I well remember the boast of the Scottish justice system that the plethora of miscarriages in England could not happen in Scotland. The realisation that we had our share of such cases has not, as in England, led to a tightening of systems to prevent future errors, but rather we have charged headlong into a period of reducing and eliminating every existing safeguard in our system. I live in hope that, in 50 years’ time, lawyers will look back on these dark times and wonder what we were all smoking in the early 21st century!
When I began my career, the fiscal service was manned by experienced, able and sensible deputes. Cases could be fairly resolved by meaningful discussion, and discretion was fettered only by logic. Today, we may still have able and sensible deputes, but they are conditioned to avoid the exercise of discretion, and logic takes a back seat to the current political will of their masters, or perhaps that of tabloid editors. One of the underlying principles of the justice system was that all accused should be treated equally. How can that principle remain when deputes are not allowed to negotiate on certain types of offences, such as domestics, racial or sectarian breaches etc? As a result, those charged with such offences are not being treated equally.
Likewise our judges, once the jewel in the crown of justice, are now prevented from doing their jobs by rules and laws that have effectively neutered them. Too often have I made a legal argument to be met with sympathy from the bench, but a ruling that goes against me. Our judges have also had discretion restricted by political interference.
Currently, morale on the bench, in the fiscal service and among defence agents is at an all time low. Hundreds of intelligent and experienced lawyers cannot all be wrong.
Burdens on the defence
The legal aid cuts have further reduced the confidence in our system. This is not an article designed to secure a pay rise for the profession (I will leave that particular dead horse to be flogged by those more able than me), but rather to highlight the dangers of paying defence lawyers an hourly rate that is closer to the minimum wage than to the remuneration expected by plumbers! The introduction of Crown disclosure was a very helpful development in our law, but was immediately met with a refusal to pay for defence precognitions. I know that SLAB will say that they will pay for this work if it can be justified, but the judge who determines justification is SLAB, and I don’t know of any solicitor who has won that argument with any regularity. As a result, the “independent” defence lawyer must advise his client based solely on information provided by the Crown. Police officers often hide significant information from the Crown, or include it in “non-disclosable” sections of reports. We are entirely dependent on the integrity of a police department that seems to have forgotten that its role is to secure justice and not just tick a box that someone has been charged regardless of guilt. Does anybody else see a problem here?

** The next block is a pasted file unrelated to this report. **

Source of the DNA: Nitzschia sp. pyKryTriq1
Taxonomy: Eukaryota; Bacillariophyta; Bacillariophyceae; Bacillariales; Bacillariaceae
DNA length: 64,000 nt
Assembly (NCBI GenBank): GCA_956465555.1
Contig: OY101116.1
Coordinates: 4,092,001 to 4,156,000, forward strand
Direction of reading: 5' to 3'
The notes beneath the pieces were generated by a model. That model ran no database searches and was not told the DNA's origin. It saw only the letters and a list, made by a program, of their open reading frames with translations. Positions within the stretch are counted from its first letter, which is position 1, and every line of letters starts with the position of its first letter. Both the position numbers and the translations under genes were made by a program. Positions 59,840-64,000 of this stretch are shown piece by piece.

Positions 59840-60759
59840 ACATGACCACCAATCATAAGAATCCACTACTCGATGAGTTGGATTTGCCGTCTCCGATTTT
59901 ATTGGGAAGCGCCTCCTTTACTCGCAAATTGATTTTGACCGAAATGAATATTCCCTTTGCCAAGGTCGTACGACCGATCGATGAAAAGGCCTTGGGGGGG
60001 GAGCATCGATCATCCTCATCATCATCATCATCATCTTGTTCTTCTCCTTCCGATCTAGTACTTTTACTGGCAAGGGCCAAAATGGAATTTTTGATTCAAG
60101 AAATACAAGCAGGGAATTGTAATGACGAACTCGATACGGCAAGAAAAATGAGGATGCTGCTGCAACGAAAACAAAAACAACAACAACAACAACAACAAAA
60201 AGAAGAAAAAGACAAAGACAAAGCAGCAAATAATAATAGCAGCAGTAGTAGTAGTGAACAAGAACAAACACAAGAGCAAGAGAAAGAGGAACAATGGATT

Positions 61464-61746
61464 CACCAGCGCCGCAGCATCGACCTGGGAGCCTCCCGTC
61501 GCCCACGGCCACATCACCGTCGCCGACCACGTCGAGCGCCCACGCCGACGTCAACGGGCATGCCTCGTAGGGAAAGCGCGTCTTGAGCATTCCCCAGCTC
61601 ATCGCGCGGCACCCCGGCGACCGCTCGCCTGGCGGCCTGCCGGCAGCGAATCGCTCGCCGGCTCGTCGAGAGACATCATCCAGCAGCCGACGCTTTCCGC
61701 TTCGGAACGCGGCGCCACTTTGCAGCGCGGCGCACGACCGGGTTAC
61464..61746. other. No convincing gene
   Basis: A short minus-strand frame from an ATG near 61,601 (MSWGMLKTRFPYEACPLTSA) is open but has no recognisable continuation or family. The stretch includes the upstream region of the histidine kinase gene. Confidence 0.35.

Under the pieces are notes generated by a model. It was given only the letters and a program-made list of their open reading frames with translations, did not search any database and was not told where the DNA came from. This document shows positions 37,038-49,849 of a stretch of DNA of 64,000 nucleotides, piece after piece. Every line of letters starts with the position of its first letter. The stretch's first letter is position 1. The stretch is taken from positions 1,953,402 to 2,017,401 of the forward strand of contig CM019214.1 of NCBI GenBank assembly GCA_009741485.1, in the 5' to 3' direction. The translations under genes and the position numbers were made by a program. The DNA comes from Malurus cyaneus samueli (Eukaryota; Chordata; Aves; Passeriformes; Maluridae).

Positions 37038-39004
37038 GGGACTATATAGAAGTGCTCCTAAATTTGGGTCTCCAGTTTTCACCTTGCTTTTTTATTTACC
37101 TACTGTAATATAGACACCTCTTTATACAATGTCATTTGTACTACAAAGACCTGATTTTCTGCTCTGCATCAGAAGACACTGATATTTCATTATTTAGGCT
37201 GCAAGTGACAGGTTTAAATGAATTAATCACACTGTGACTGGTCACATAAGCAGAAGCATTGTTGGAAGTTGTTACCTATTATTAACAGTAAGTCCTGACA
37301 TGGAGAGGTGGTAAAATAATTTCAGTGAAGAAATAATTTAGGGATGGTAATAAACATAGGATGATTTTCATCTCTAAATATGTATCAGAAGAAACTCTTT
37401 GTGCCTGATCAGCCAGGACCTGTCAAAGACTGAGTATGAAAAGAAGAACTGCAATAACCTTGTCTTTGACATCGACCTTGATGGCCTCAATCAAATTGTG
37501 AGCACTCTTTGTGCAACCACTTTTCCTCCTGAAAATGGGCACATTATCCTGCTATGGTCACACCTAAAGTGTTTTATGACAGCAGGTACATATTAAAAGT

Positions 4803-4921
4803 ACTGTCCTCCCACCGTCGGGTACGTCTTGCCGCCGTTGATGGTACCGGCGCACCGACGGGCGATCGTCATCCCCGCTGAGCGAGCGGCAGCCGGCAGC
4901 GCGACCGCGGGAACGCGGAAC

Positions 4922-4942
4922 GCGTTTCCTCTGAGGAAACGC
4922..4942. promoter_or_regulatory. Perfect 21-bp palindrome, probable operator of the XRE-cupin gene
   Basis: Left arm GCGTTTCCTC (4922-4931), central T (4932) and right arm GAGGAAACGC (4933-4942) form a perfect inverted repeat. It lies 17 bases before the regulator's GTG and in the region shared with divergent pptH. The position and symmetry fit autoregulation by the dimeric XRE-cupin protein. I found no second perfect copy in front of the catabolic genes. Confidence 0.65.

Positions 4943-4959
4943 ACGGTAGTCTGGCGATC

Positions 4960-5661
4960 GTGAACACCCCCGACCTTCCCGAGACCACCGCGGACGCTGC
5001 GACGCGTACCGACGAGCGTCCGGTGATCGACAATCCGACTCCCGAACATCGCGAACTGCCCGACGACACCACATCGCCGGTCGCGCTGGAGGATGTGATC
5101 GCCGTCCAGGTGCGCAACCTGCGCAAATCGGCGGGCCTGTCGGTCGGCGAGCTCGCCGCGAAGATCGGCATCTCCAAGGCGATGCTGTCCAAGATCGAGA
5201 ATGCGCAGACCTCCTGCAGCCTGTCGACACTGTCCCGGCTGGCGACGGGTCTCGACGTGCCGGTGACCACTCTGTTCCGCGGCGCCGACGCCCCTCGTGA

“Anderson” appeals have led to closer scrutiny of solicitors. The economic need to do a high volume of cases in order to pay ever-rising costs, with fee income effectively capped for a generation, makes it nothing short of miraculous that every conviction does not lead to an automatic appeal on defective representation grounds.
Government cuts in mental health care have imposed a further burden on the system. I am not medically or psychiatrically qualified, and yet I am expected to detect signs of mental incapacity in a client who would previously have been hospitalised, but is now in the “care in the community” myth. To compound matters further, we need SLAB sanction for an expert to determine fitness. Try getting that from SLAB. A recent application submitted was rejected as the accused did not have a history of mental illness. By that logic, an accused with no previous convictions must be innocent, as he has no history of offending. Try floating that idea before a court.
As well as having to identify psychiatric problems in clients, we have to manage them. I was disappointed by the apparent surprise at the recent survey that showed how many of us have been victims of violence or extreme abusive behaviour. Any solicitor with even fleeting experience of the criminal justice system will know that we live with such issues on a regular basis. And if you do succeed in managing such a client through the justice process, you will often find that the courts are unable to deal adequately with such issues.
Short changed on sentence
And finally I turn to the question of sentence. With the presumption against short term sentences, I am left wondering what we are doing in the summary courts. How can a court demand respect from a public that is aware that judges are being actively discouraged from sentences of imprisonment? Why not call it what it is – a Government too stingy to build enough prisons but too scared to admit it?
I do not profess to have all the answers to the issues in our system, but at least I recognise some of them. The many changes in our system over the last 30 years have not been for the better. Something needs to be done before those who should know better are allowed to turn our country from the envy to the laughing stock of the world.
Gordon Ritchie is a consultant with McCusker, McElroy & Gallanagh, Paisley. This article first appeared in The Journal of the Law Society of Scotland.